Increasing standardized test scores are not the only important objective at Kindezi. Every day at Kindezi, students spend time learning specials (e.g. art, drama, PE), playing at recess, learning socio-emotional skills, and practicing project-based learning; not because they will boost our standardized test scores but because we believe they are part of a happy, healthy, and balanced childhood. Our mission is to foster holistic development and not just strong test scores.
At Kindezi we do, however, believe that the standardized test scores are a rough indicator of our students’ level of mastery over basic skills—reading, writing, and math—and that those skills are also important. So while we do not prioritize basic skills and standardized test scores over our other developmental goals such as health, socio-emotional growth and creative thinking, we do also aim to achieve high test scores. Below is a report on the successes and opportunities for improvement we have discovered in our first three years of standardized testing.
The standardized tests that Kindezi students took in 2012-13 school year are the Criterion-Referenced Competency Test (CRCT) and Northwest Evaluation Association Measure of Academic Progress (NWEA MAP).
The CRCT is the test that all Georgia students 3rd grade and up are required to take in order to demonstrate their command of the Common Core Standards in Reading, ELA, and Math as well as Georgia Performance Standards for Science and Social Studies. Student scores either “meet”, “do not meet”, or “exceed” grade level expectations.
The MAP is a national test that compares students to their peers in the nation taking the same test. The results are reported in percentiles. Students at the 25th percentile in reading scored higher than 25% and lower than 75% of American students of the same age taking the same test. A student at the 50th percentile would be considered to have an average score.
In our second year, The Kindezi School was a K-5th school. Of those grades, only 3rd to 5th graders were required to take the CRCT. However, grades K-5th took the ITBS.
The graph above indicates that Kindezi students in both 3rd, 4th, and 5th grades are outperforming both Atlanta Public Schools (APS) and Georgia (GA) in the percentages of students “meeting” and “exceeding” standards on the CRCT. No student at Kindezi has ever been retained due to failure of the reading test in 3rd grade or 5th grade which is are high-stakes testing years.
The graph below indicates that Kindezi is generally far outperforming both APS and Georgia in math as well. Since this was our weakest area in the previous two years, this was our area of greatest improvement this year.
The two graphs below indicate that in science and social studies Kindezi is, overall, continuing to significantly outperform Georgia and Atlanta in the number of students meeting and exceeding standards, with the exception of 3rd & 4th grade science. To some extent, 5th grade’s superior performance may be a result of the extra hour/day of instruction that they had. This extra hour will be added to all grades 3rd and up next year and we expect to see the type of gains that we saw in math last year for science.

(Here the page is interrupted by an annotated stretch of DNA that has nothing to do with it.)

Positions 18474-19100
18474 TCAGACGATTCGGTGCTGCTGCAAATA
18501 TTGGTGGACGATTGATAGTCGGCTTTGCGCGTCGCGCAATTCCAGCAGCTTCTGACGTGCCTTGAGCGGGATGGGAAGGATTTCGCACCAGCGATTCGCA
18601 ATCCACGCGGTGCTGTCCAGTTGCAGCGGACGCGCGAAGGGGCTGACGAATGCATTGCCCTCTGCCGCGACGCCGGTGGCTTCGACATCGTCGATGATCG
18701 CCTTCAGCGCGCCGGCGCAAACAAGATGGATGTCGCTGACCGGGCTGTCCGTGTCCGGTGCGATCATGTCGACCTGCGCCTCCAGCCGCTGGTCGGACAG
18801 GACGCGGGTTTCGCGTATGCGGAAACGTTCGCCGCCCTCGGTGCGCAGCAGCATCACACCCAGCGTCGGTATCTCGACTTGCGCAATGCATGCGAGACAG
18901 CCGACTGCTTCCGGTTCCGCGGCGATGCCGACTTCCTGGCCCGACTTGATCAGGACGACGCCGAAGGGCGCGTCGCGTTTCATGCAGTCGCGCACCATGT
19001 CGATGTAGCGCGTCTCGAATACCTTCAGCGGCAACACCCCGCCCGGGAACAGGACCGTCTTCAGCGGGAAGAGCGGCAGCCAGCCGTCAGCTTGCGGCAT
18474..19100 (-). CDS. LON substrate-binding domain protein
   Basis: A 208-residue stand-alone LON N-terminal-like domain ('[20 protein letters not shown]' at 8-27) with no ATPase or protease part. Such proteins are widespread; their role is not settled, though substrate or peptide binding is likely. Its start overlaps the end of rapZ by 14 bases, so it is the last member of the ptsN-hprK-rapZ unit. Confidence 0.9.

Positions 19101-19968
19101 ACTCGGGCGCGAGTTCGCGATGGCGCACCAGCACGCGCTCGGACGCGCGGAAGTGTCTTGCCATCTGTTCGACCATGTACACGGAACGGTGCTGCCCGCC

While the rate of passing or failing is one important indicator of a school’s success, another way to analyze and understand testing data is by comparing at the average raw test score. The graph below represents the average test scores of Kindezi elementary with the elementary averages for APS and Georgia by subject. In all subjects, Kindezi is significantly higher than Georgia and APS elementary schools.
Note: on the CRCT a score of 800 or higher is “meeting” and 850 or higher is “exceeding”.
Our average MAP scores indicate that Kindezi students continue on their upward trajectory relative to the nation. We are proud that overall, the Kindezi students who started slightly below the American average are now significantly above the national average. Starting at the 48th percentile, the original founding grades are now at the 67th percentile overall. That’s a yearly average of over 6 percentiles of gains and we do not appear to be slowing down.
As you can see, in any given year there is always at least one grade that moves down relative to the nation. 3 years of reading these scores has taught me to be calm about such results. Last year it was 2nd grade and before that it was the 4th graders of that year (5th grade in the graphs above). Sometimes learning takes place that cannot be measured on a standardized test. You can see that the 4th graders who went down two years ago, rebounded quite significantly last year as 5th graders and are currently leading the pack.
Testing is funny like that—the smaller the sample group, the greater the error. An individual student’s score can be entirely meaningless. But the fact that our overall average trajectory is in the positive direction tells me that our students are all learning whether they can all demonstrate it on every test or not.
(Note: Normative percentile data from years one and two are based on the ITBS and not the MAP.)
See below for the same graph but including with the newest additions to our family (Kindergarten and 1st Grade).
As you can see from both CRCT and MAP scores, our 4th graders (rising 5th graders) continue to lag behind the rest of the school. This is partly because of the grade’s high special needs population at 25% but that is not an excuse. I believe the grade is capable of the type of jump that 5th grade experience last year and we have our sights set on that outcome. Our recipe is increasing class time, increasing after school tutorial, putting excellent teachers into place, and a climate of very high expectations. I know there is a way because there is a strong will among our entire Kindezi team. Next year will be a big year for our rising 5th graders.